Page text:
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Mediation certificate is the new route for curbing employment law cases

Posted on Feb 18, 2014 By In The Expert View

Sally McCartney, a partner with Kippen Campbell in Perth, and a member of United Employment Lawyers’ network, explains how new regulations are encouraging early-bird action before a costly Employment Tribunal

A new stepping stone has been placed on the path leading to Employment Tribunals. From April 2014, the bulk of claimants seeking redress for unfair dismissal must first speak to ACAS – the UK conciliation service – to see if their case can be resolved early.

The Enterprise and Regulatory Reform Act 2013 (as amended by the Employment Tribunals Act 1996 (“The 1996 Act”) introduced this requirement for all prospective claimants to contact ACAS before they are able to present a claim to the Employment Tribunal. This is now the Employment Tribunals (Early Conciliation: Exemptions and Rules of Procedure) Regulations 2014 and it applies to claims which are ‘relevant proceedings’ as defined by section 18(1) of the 1996 Act.

Any prospective claimant thinking about instituting proceedings before an Employment Tribunal will need to contact ACAS in advance of lodging any claim. ACAS will offer ‘early conciliation’ to try to resolve the dispute.

The regulations will, in the main, come into force on 6th April 2014 with the exception of Regulation 4 (which deals with the Secretary of State’s power to prescribe a form upon which prospective claimant must contact ACAS in relation to the requirement for early conciliation and a Certificate for ACAS to issue upon conclusion of Early Conciliation) which comes into force on 6th March 2014.

A prospective claimant must present a completed Early Conciliation form to ACAS (either online or by post) or contact ACAS for Early Conciliation by telephone.  In both instances the salient information which requires to be provided to ACAS is (1) the name and (2) the address of the prospective claimant and respondent.  If this information is not provided then ACAS may reject the application.

ACAS will make reasonable attempts to contact the prospective claimant and, if the prospective claimant then consents to ACAS contacting the prospective respondent, ACAS will then make all reasonable attempts to contact them.  If ACAS is unable to make contact with the respondent then ACAS will conclude that settlement is not possible.

The period for conciliation is up to one month starting on the date that ACAS received the completed Early Conciliation form (or telephone call) from the prospective claimant and during that time the Conciliation Officer must endeavour to promote settlement with the prospective parties.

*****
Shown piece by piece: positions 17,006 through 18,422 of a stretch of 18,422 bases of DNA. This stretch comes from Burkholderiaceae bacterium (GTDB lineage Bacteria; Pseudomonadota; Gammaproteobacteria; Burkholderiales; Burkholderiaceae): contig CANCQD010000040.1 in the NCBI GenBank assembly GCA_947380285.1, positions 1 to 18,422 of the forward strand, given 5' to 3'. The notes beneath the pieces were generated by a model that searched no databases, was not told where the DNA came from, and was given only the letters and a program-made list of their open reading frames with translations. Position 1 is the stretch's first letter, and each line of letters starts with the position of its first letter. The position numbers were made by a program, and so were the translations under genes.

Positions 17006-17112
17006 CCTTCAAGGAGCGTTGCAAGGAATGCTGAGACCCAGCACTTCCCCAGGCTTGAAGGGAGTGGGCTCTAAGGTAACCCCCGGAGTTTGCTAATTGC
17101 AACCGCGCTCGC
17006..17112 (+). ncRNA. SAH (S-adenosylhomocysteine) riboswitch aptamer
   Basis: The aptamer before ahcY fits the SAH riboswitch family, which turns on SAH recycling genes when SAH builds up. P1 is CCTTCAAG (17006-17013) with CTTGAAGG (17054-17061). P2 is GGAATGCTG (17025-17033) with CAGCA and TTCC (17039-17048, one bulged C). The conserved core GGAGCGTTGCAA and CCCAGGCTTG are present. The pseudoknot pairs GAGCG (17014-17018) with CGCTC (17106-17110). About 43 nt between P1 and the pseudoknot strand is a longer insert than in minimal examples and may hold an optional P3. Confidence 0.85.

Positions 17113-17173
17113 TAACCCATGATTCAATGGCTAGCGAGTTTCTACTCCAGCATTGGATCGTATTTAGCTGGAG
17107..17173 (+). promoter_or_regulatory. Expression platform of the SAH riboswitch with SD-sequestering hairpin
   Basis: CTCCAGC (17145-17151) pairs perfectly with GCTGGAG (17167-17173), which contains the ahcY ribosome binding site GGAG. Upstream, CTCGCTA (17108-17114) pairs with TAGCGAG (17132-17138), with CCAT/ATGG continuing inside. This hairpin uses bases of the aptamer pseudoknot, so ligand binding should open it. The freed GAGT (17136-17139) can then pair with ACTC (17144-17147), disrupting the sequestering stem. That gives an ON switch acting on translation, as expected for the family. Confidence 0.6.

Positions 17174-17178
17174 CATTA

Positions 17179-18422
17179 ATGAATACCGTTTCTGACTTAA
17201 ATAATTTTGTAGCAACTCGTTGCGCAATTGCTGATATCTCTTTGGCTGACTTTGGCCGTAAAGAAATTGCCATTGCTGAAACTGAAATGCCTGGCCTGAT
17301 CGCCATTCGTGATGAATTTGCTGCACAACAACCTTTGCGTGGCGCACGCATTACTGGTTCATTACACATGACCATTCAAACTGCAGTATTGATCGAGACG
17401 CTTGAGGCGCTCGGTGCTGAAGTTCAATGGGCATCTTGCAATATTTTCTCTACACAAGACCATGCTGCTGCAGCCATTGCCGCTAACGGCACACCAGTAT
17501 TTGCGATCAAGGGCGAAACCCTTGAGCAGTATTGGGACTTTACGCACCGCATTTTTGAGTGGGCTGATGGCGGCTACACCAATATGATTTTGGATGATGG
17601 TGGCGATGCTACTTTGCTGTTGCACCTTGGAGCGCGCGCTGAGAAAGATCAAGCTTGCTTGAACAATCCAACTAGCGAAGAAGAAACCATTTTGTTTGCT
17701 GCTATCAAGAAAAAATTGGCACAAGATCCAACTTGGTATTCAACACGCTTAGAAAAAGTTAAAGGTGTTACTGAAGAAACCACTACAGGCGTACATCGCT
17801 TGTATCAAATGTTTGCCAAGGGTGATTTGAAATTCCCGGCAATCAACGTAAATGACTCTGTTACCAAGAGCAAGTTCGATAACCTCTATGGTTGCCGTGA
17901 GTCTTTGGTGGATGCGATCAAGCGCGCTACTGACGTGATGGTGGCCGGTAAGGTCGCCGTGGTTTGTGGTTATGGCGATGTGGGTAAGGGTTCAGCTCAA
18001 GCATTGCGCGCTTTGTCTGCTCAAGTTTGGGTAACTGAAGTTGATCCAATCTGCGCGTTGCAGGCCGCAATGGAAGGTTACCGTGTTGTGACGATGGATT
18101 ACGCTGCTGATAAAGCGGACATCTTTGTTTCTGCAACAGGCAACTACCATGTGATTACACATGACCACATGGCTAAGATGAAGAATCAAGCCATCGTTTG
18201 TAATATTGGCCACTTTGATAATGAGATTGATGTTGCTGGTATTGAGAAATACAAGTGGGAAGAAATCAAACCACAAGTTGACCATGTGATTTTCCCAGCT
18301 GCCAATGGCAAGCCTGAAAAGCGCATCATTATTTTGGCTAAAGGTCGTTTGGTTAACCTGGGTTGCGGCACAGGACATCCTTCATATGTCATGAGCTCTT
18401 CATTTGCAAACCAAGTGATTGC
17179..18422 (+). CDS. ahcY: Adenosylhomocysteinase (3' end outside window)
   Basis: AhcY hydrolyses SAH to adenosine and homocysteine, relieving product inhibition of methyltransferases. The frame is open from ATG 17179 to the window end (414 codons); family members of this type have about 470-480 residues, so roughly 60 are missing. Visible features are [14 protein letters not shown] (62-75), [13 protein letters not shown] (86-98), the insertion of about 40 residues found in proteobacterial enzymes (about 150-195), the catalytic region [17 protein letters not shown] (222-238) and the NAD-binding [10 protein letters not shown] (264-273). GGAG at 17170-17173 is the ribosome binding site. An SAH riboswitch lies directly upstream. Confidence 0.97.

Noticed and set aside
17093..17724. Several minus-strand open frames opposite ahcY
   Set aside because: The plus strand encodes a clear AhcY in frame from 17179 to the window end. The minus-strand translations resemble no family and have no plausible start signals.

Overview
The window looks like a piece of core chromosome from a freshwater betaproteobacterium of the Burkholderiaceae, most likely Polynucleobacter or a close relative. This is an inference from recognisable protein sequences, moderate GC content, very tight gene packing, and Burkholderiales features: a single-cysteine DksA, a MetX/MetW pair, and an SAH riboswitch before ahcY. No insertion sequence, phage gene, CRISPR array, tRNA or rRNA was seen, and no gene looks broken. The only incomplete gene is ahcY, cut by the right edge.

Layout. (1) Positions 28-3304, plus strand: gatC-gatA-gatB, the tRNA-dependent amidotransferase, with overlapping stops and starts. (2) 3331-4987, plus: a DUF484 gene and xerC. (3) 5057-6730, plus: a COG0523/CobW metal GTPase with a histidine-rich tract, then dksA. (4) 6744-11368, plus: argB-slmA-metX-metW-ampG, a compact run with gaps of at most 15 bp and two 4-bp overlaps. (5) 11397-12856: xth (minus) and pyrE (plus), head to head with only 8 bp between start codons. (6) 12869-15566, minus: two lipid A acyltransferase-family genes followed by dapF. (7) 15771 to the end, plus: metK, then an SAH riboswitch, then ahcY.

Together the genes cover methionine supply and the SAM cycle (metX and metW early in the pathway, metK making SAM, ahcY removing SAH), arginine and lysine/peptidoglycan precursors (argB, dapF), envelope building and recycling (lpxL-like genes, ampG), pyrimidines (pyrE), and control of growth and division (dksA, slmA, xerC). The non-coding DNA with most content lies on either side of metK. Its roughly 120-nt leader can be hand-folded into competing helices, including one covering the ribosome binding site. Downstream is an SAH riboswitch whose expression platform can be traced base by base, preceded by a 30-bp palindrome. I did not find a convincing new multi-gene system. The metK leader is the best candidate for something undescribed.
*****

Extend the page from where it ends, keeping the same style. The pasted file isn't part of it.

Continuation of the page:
It is important to note that following the presentation of an Early Conciliation form to ACAS, and during the course of the conciliation period, the prospective claimant’s limitation period for making a tribunal claim is put on hold. The period for conciliation can be extended on one occasion for a maximum period of 14 days provided that both parties agree to such an extension and the Conciliation Officer believes that there is a reasonable prospect of achieving settlement before the expiry of the extended period.

If at any stage during the process the Conciliation Officer concludes that a settlement of the dispute is not possible then ACAS must issue an Early Conciliation Certificate.  ACAS must also issue such a certificate if the period for conciliation (and any extension thereto) expires without settlement having been reached. The certificate will be in the form prescribed by the Secretary of State in terms of Regulation 4.

The certificate must include the names and address of the prospective claimant and respondent, the date upon which the Early Conciliation form was presented to ACAS, a unique reference number given to the case by ACAS and the date upon which the Early Conciliation Certificate was issued.

The certificate must be issued to the claimant and also to the respondent where the respondent engaged in the Early Conciliation process. Some types of cases will be exempt from this process and if so a prospective claimant will be able to institute ‘relevant proceedings’ without complying with the requirement of Early Conciliation.

The exemptions set out in Regulation 3 are:-

  • where another person has complied with the requirement for Early Conciliation in relation to the same dispute  and the prospective claimant wishes to institute proceedings on the same form as that person (Multiple Claims)
  • where the prospective claimant institutes proceedings on the same claim form as proceedings which are not ‘relevant proceedings’.
  • where the prospective claimant can show that the prospective respondent has already contacted ACAS in relation to the dispute
  • where a claim for unfair dismissal is accompanied by a claim for interim relief.
  • where the claim is against the Security Service, the Secret Intelligence Service or Government Communications Headquarters,

Conciliation will still be offered by ACAS after an ET1 has been presented. While ACAS seem optimistic about the benefits of Early Conciliation, whether or not Early Conciliation brings about a further reduction in claims being presented remains to be seen.

  • There is even a new qualification – the Certificate of Internal Workplace Mediation (CIWM), which has been rolled out for organisations wishing to handle mediations. The next CIWM accredited mediator training, a five-day course, is being run by ACAS in Glasgow, on 12 May 2014. Price £1995.00 per person VAT exempt as this is vocational training. This course attracts 29 hours of accreditation for the Law Society Continuing Professional Development (CPD) programme.